The second way to downscale a product is to reduce features. Most companies add features as a way to stand out from their competition; marketing believes new features are key to sales, and R&D believes they are the natural outcome of technology. Of course new functions can be wonderful, but we have all experienced feature overload, as brands including Sony (SNE) and Hitachi try to outduel one another.
Apple's (AAPL) iPods, whose minimal interfaces redefined digital music players, began to change that game. The recent success of Pure Digital's Flip Video Ultra camcorder continues this trend (BusinessWeek, 4/17/08). Smart Design led a team that discovered that capturing memories easily was what most people really wanted, so we dropped advanced features, in favor of everyday niceties such as one-touch uploading, single-handed use, and pocketability.
Curtailing features also improves the ability to recycle a product, because recycling relies on the ability to efficiently separate a product into its individual components.
Longevity is the third frontier for downscaling. In this case the goal is to reduce the product replacement cycle, or simply stated, to make a product last longer. A great exemplar is Carhartt, whose hard-wearing clothing and no-nonsense image made it a standard for tradespeople, farmers, and outdoor enthusiasts. The understated image has propelled the brand to new levels with young adults focused on basic values. Often criticized as nostalgic, durable things conserve raw materials and encourage care and preservation.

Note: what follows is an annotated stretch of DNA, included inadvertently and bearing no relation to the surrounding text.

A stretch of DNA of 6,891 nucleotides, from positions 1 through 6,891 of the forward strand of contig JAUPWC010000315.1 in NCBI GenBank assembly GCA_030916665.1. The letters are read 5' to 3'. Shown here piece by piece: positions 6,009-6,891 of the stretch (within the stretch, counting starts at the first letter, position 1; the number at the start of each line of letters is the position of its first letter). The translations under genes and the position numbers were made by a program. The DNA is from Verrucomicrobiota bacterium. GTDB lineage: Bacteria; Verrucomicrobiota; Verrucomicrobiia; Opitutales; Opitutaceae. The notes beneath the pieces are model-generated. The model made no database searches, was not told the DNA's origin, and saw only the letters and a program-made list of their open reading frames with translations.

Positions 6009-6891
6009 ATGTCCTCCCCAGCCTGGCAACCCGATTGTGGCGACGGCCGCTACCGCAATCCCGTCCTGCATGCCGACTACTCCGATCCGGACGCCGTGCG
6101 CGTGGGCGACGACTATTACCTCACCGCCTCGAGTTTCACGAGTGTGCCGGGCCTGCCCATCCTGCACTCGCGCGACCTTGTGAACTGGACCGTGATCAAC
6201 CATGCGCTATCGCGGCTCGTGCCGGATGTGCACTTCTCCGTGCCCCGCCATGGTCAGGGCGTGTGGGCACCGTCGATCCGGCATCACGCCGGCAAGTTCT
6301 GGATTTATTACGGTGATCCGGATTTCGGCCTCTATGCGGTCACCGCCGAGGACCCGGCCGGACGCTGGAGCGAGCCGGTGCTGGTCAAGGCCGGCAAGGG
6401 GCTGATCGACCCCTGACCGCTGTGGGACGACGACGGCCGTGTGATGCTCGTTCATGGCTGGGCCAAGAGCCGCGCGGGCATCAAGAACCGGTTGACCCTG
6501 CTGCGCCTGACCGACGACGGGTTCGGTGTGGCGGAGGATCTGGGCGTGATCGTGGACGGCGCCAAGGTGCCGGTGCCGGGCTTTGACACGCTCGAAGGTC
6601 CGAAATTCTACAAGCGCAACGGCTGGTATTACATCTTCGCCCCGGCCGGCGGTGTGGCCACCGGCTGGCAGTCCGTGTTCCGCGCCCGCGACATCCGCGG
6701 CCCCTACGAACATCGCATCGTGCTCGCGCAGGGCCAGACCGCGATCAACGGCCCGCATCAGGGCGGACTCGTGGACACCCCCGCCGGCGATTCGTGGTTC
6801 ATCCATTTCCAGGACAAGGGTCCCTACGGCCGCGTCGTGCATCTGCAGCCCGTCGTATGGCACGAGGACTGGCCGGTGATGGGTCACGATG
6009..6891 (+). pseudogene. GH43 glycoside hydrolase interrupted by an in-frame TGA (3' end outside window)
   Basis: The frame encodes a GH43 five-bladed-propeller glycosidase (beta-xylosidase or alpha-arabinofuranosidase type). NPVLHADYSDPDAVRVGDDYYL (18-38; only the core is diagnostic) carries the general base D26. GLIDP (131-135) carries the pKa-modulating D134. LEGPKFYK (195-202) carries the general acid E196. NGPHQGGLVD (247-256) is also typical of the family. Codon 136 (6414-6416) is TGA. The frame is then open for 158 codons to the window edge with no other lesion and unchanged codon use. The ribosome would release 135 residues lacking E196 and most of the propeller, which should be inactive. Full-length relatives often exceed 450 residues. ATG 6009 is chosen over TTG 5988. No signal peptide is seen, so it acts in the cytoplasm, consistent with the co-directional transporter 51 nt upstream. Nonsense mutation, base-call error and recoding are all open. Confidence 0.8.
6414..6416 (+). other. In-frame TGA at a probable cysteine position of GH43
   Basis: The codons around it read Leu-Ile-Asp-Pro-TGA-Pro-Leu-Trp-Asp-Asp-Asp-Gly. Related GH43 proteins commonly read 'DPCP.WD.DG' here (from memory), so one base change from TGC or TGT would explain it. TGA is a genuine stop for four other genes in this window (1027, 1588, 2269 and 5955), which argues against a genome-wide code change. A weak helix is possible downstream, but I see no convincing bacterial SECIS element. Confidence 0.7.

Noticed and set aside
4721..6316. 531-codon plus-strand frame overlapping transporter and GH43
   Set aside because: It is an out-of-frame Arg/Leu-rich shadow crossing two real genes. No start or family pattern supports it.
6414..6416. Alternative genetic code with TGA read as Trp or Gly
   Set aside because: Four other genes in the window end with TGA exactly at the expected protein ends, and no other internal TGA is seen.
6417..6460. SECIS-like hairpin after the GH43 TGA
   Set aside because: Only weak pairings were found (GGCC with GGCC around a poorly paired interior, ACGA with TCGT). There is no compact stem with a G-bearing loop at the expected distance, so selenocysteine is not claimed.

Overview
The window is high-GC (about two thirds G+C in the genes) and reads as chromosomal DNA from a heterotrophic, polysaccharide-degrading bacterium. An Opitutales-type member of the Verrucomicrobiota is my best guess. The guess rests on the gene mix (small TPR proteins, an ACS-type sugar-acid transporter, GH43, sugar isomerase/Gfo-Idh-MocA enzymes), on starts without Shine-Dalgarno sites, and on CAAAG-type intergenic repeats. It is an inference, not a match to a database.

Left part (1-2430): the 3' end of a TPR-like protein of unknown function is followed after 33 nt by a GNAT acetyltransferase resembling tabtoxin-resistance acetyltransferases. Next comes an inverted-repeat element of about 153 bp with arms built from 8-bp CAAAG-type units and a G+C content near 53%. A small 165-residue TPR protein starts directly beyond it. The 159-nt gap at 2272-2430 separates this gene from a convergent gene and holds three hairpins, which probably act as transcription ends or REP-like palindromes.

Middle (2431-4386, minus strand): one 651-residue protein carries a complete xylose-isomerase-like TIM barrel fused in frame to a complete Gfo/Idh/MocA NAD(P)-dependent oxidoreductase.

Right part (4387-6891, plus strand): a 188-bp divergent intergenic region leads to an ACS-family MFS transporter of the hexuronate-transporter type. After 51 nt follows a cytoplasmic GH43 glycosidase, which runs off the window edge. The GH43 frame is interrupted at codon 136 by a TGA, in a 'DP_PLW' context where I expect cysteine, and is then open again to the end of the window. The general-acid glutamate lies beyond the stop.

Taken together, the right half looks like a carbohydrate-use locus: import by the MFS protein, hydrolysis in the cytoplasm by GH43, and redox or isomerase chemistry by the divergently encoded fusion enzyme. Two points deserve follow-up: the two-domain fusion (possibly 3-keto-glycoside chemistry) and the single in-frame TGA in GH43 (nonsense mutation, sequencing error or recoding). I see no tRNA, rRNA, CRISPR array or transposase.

Another way to increase longevity is through adaptability. Patagonia's Lightweight Travel Tote converts easily from a tote to a backpack, and its MLC bag adapts similarly from suitcase to backpack. These designs increase product utility and alleviate the need for multiple purchases.
Obviously many companies view longevity as an impediment to new sales. But new strategies can help manufacturers sustain income without habitual replacement. Higher margins could be sought: today we see this primarily in luxury markets, but what if the bar were raised en masse? Manufacturers should also be compensated for investing in product longevity, perhaps getting a piece of the action when their long-lasting goods benefit multiple owners.
Just as design movements such as ergonomics and interaction came into existence through a need to address important and related factors collectively, downscaling can evolve as an expertise within the design industry, benefiting companies, consumers, and the earth. Today, no design team would think of releasing a product without checking the ergonomics. Given our environmental situation, should we continue to release products without attempting to downscale them?
Renewable materials, recycling, and improved production methods are critical to attaining sustainability, but are not enough without finding ways to reduce what we produce and use. Downscaling doesn't need to wait for government regulations or new technology—we can do it now. And as designers, we don't even have to stop making cool stuff—as long as we keep it in check.